Decarbonisation: When can we expect the new business as usual for steel and concrete
A new business as usual is becoming measurably clearer for the steel and concrete industries, but there’s still a way to go get to net zero. We need deep collaboration from businesses right across the supply chain, access to secure sustainable finance and global public/private sector alignment to truly ignite the transition. Only then will we be able to unlock meaningful action at scale. This past month we’ve been raising the voice of the demand side and seeing it contribute to powerful and progressive steps forward.
We led the conversation in the U.S.
How to finance the decarbonisation of heavy industries was central to discussions at the ‘It’s a material work: Making the right investment for industrial decarbonization’ event at Climate Week NYC. High level speakers from both the financial and business community came together to explore the challenges and opportunities that these sectors face in getting the right scale of investment in time to effect change.
With representation from Europe, India and the U.S., speakers highlighted the various states of play of the steel and concrete industry around the world. What was clear is while one solution may work in Europe, it may not apply in another region. This is key to addressing the issues at hand. The shift in focus, on finding solutions to decarbonise heavy industry across Asia in particular, is an urgent global priority that needs to be addressed. These discussions continued at the Clean Energy Ministerial (CEM) in Pittsburg where I led several conversations on how steel consumers play a central role in shaping and supporting the industry to achieve net zero.
Near-zero steel is clearly defined
September was indeed a pivotal month for the steel industry. ResponsibleSteel, our SteelZero partner, published its updated Standard to coincide with Climate Week NYC and CEM. The additional requirements that ResponsibleSteel has added to the Standard define, and importantly verify, what is considered low emission and near-zero steel. It gives buyers the information they need to accelerate action towards net zero. As the Standard 2.0 forms part of the SteelZero commitment, it strengthens our members’ collective voice, boosts the demand signal and drives global alignment. It really is a gamechanger for the industry.
Mission Possible Partnership and ING Bank simultaneously published their reports on how to support the steel sector transition, and UNIDO launched the UNFCCC IDDI Green Public Procurement pledge. There were however some notable gaps in the conversation.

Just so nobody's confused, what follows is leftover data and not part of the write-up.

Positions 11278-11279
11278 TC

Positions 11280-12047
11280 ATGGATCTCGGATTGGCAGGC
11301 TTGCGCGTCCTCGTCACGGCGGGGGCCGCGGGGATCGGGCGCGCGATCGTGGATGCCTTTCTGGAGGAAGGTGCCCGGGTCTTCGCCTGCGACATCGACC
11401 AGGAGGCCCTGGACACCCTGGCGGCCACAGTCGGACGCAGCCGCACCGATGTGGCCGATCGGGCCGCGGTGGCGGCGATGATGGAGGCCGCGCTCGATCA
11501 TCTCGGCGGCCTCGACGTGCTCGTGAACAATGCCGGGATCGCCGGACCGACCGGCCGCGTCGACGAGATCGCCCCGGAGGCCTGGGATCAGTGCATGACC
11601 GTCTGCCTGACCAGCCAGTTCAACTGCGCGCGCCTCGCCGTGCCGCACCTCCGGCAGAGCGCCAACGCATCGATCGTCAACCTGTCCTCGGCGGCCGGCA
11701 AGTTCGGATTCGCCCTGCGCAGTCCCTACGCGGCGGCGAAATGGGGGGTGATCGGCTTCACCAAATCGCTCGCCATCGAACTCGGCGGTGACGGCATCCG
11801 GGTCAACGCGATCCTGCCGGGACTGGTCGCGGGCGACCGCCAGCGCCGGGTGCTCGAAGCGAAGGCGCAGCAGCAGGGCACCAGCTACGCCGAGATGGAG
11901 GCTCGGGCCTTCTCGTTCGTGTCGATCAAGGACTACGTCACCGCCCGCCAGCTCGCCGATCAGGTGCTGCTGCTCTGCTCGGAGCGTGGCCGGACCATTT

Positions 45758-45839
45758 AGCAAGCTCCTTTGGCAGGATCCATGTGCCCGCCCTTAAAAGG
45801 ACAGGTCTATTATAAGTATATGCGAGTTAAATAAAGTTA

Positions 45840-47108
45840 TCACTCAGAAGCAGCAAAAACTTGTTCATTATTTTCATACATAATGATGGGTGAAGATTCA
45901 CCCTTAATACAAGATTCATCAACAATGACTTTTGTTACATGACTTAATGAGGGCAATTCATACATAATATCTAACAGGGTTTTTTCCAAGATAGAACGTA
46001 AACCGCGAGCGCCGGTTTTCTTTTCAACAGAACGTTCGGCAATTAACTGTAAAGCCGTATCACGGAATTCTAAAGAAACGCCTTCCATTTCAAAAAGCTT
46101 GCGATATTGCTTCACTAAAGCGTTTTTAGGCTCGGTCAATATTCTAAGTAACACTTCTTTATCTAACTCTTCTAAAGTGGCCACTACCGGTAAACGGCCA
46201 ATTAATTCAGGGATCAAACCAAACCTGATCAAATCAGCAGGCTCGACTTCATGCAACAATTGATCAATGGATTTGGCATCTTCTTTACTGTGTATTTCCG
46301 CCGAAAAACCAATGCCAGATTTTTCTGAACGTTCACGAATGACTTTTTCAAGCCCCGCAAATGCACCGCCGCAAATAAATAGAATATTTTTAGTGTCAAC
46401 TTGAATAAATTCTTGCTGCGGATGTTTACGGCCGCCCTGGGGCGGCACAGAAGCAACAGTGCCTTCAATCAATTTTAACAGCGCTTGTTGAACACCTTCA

A just transition is needed
We know that the steel and concrete industries provide millions of jobs and support local economies across the world; how do we ensure that the shift towards net zero is equitable and inclusive? There’s no one answer to this question, but what lies at the heart is people, direct and indirect heavy industry employees, and their livelihoods. Responsible industrial transition means it is crucial that existing workforces are re-skilled and up skilled. This ensures employment and continues to support communities that rely on these heavy industries.
Strengthening public sector collaboration
We’re building out our work with states, regions, provinces and other subnational governments as part of the Under2 coalition, of which Climate Group is the secretariat. For SteelZero, we’ll be drawing on the ResponsibleSteel certification and Standard to hone our focus on societal issues. And we’ll continue to work with World Green Building Council and WBCSD to gather global insights for ConcreteZero. By working with an ever growing range of partners, we ensure a holistic and deeply collaborative approach, leaving no one behind as we move to a zero-carbon economy.
It's also important that Europe and North America aren’t the sole focus of the conversation on industrial decarbonisation. There needs to be a shift to support all countries and regions that are high producers of steel and concrete. For steel and concrete this is Asia, in particular India, China, South Korea and Japan.
Customers are setting the foundations for a new business as usual
We’re seeing substantial pickup in the pace and urgency on cutting carbon emissions from the production of steel and concrete. Of course, there’s a colossal amount of work to do to move every asset and production process towards lower emissions, near and ultimately net zero over the next 27 years. Through the work of SteelZero and ConcreteZero, we have a clear and immediately growing market for low emission products. We’re showing that customers not only want to buy clean steel and concrete, but they’re actively setting the new business as usual foundations for the industry – and embedding these expectations and requirements into their every procurement decision.